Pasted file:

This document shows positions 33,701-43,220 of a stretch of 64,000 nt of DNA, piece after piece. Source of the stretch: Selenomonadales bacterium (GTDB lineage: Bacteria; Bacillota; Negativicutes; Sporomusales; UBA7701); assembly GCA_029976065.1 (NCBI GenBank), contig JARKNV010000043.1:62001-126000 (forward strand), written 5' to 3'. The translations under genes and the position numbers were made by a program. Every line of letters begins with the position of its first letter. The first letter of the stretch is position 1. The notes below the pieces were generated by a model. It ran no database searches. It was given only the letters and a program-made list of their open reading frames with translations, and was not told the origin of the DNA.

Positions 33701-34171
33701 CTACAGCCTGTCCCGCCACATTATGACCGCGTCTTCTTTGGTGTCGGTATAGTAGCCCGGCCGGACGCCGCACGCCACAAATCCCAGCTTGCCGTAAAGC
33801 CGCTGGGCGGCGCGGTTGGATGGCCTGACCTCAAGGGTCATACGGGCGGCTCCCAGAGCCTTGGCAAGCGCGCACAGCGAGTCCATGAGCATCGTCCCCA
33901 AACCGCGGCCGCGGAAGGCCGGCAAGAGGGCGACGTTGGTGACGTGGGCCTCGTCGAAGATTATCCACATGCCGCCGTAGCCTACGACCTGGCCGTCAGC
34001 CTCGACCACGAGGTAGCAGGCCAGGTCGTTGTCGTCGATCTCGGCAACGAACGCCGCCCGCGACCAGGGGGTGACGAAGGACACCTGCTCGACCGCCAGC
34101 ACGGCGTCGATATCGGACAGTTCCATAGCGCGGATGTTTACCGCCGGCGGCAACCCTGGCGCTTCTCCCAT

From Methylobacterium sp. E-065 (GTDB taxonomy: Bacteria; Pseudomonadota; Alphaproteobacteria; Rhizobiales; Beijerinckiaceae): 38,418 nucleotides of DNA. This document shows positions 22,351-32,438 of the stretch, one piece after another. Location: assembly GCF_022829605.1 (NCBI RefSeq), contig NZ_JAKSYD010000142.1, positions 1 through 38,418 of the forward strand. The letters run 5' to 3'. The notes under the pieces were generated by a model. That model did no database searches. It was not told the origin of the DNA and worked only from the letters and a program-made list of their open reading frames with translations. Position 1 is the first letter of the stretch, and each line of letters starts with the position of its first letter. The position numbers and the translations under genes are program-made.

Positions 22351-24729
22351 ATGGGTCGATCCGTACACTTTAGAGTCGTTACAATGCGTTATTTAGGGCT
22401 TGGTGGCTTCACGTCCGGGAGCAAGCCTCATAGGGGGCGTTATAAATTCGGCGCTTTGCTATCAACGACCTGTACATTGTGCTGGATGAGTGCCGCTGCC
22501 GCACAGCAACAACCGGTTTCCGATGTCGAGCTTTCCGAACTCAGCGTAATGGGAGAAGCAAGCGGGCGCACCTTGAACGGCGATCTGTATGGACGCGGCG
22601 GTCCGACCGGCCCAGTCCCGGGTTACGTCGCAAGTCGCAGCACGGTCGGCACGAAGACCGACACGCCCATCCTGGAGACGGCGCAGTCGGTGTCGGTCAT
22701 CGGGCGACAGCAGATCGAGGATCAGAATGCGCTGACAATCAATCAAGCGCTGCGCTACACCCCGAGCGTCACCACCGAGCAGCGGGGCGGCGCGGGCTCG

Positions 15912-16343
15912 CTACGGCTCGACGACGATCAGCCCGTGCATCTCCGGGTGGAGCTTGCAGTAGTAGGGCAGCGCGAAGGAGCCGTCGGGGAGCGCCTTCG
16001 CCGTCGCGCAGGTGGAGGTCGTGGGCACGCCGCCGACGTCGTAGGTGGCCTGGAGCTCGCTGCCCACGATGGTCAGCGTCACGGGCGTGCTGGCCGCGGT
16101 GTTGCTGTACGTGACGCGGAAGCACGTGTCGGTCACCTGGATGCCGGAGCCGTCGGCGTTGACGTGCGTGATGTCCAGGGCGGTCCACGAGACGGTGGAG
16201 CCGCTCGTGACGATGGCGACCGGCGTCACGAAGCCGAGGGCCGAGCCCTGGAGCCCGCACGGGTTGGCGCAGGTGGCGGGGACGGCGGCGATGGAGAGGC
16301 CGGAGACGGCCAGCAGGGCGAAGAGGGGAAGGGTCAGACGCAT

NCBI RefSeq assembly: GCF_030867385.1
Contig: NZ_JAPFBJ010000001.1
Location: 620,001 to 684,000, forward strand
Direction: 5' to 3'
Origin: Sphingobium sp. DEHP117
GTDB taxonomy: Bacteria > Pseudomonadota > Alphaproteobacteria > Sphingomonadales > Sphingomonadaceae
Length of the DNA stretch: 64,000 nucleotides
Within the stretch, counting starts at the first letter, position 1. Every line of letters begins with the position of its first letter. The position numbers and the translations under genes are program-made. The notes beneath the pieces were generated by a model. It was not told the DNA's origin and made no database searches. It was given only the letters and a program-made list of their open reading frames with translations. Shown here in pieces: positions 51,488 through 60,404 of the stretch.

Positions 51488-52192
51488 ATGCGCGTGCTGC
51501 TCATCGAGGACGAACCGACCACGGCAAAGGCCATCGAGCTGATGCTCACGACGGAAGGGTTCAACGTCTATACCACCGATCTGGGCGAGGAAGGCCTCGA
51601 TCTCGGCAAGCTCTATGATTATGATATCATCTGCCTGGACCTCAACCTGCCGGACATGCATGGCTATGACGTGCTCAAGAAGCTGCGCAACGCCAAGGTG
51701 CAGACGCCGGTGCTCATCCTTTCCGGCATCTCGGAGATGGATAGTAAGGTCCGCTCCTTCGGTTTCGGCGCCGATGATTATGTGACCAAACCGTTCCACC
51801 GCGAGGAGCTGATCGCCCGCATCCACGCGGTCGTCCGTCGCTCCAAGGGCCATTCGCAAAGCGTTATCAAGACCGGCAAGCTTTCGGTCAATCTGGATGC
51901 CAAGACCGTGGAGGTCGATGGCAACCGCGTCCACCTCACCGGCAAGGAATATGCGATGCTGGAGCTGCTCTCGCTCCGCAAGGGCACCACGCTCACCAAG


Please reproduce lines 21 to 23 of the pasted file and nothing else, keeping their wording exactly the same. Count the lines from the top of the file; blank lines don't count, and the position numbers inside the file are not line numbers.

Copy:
NCBI RefSeq assembly: GCF_030867385.1
Contig: NZ_JAPFBJ010000001.1
Location: 620,001 to 684,000, forward strand